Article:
As Matt W. notes in his comment: "Failing to specifically condemn violent rhetoric in our political discourse makes the whole thing kind of pointless."
I agree. Failing to condemn specific violent statements that have been made by politicians in recent months is needed. It's just too easy to agree with a generalized statement, without feeling any remorse for one's actions.
‘Not here, and never again’
January 9, 2011
Anyone who seeks to use violence as a means to solve political problems is a coward. Today’s horrific attack in Arizona is nothing less than naked intimidation by a person who doesn’t have the courage to fight for his beliefs through passionate participation in the democratic process.
We are left asking a question that isn’t new, but newly painful.
What has happened to our civic discourse?
We know certain things to be true no matter our personal politics.
No American should ever live in fear because he or she is a public servant.
No one should fear becoming a public servant because he or she might be killed.
No one should avoid public forums, town halls, or any other venue for holding representatives accountable in public, for fear they might become an “innocent bystander” on the evening news.
No American should ever fear for a child’s safety at a political event, yet today we lost a 9-year-old child.
No political disagreement should cause us to forget that we are all brothers and sisters, committed to achieving the best for our nation and our neighborhoods.
Yet today, ordinary citizens and public servants were murdered in cold blood. Today we commit to condemning violence and the threat of violence wherever and whenever it occurs.
We are reminded today that we can never be casual about threats of, or allusions to, violence in our political arena. We are reminded that we must never allow our differences to lapse into calls for, or threats of, violence. As Rep. Giffords herself said with now brutally tragic prescience, “[PalinPAC] has the crosshairs of a gun sight over our district, and when people do that, they’ve gotta realize there’s consequences to that action.”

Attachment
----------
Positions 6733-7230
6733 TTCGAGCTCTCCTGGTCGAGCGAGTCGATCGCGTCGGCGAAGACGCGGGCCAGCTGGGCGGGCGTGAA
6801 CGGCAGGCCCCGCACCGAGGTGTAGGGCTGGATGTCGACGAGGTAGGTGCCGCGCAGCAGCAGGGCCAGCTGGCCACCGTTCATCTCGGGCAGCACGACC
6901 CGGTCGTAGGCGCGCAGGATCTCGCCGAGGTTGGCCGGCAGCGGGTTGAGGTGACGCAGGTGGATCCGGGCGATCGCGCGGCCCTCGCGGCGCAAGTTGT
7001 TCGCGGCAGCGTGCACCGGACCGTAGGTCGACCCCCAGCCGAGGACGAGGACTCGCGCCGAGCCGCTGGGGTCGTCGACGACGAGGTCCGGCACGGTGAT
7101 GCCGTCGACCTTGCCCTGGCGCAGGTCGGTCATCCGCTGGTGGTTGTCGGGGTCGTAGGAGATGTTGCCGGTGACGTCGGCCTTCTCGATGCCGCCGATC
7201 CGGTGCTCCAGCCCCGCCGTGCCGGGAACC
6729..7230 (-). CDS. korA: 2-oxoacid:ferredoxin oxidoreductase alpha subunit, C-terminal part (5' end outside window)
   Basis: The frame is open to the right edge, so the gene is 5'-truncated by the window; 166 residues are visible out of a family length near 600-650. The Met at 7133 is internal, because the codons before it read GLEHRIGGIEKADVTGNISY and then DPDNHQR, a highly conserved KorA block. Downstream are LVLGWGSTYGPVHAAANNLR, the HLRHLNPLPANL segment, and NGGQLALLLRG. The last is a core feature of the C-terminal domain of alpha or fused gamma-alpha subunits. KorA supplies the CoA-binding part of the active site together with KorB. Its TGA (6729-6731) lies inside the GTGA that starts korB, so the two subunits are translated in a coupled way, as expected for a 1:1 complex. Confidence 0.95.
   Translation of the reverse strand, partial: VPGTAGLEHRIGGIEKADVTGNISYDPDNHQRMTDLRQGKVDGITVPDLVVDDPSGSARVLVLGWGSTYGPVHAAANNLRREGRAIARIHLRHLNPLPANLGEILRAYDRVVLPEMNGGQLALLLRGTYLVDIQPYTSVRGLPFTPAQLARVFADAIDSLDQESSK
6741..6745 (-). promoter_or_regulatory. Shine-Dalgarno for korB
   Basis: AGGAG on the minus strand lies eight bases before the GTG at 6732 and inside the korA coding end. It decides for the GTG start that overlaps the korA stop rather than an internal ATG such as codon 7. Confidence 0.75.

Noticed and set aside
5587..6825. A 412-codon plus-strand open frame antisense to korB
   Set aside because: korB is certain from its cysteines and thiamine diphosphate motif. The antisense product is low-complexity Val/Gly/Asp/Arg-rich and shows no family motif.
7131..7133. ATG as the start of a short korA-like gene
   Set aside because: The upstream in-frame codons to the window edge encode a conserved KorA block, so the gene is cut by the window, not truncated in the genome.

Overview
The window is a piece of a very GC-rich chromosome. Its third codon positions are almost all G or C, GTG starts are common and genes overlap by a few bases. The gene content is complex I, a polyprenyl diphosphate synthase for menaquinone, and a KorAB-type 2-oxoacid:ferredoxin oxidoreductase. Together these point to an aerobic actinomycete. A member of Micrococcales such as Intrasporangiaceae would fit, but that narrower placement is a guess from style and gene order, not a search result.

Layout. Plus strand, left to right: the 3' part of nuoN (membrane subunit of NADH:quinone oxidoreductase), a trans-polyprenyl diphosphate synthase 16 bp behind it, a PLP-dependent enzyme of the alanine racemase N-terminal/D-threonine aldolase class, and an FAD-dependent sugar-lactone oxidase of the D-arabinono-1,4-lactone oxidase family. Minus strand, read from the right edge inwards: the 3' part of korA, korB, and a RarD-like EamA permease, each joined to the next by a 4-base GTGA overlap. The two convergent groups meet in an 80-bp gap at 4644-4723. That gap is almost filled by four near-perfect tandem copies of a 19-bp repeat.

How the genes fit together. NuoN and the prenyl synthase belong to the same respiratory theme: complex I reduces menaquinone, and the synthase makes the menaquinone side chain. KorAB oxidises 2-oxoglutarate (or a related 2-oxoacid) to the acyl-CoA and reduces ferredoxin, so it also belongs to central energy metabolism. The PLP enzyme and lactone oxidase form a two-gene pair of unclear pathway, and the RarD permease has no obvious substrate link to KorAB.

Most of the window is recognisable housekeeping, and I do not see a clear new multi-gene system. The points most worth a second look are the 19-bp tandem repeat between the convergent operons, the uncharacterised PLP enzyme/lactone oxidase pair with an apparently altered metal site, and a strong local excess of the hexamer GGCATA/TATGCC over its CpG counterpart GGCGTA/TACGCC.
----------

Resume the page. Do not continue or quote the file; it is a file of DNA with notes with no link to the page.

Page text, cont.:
If we live in fear for our own safety, we’ll be unable to engage in the kind of vigorous political debate that these times demand...
Maura Larkins says:
January 10, 2011
The following is something the Washington Post just published. You be the judge of whether or not you want your readers to see it in conjunction with your post about appropriate public discourse. I submit that you are solving nothing if you're just telling everyone to be nice. Problems need to be solved, and if problems are not confronted, they rarely go away by themselves. Eventually, somebody quits being nice.
Palin mired in crosshairs map controversy after Tucson shootings
By Dan Balz
Washington Post Staff Writer
Monday, January 10, 2011
…Part of Palin’s political success owes to her knack for frontier imagery and provocative sound bites, as in the health-care debate when she tweeted after the bill had passed Congress, “Don’t Retreat, Instead – RELOAD!” But Palin is on the defensive at this moment because of her decision to make Giffords, who remains in critical condition after being shot in the head, one of 20 Democrats marked for defeat in the midterm elections.
Palin set up a Web site called “Take Back the 20,” which included a map of the United States with crosshairs on congressional districts of Democratic candidates she had singled out for defeat.
The map drew immediate criticism. Among those who voiced disapproval was Giffords.
“We’re on Sarah Palin’s targeted list, but the thing is that the way she has it depicted has the crosshairs of a gun sight over our district,” Giffords told MSNBC at the time. “When people do that, they’ve got to realize there’s consequences to that action.”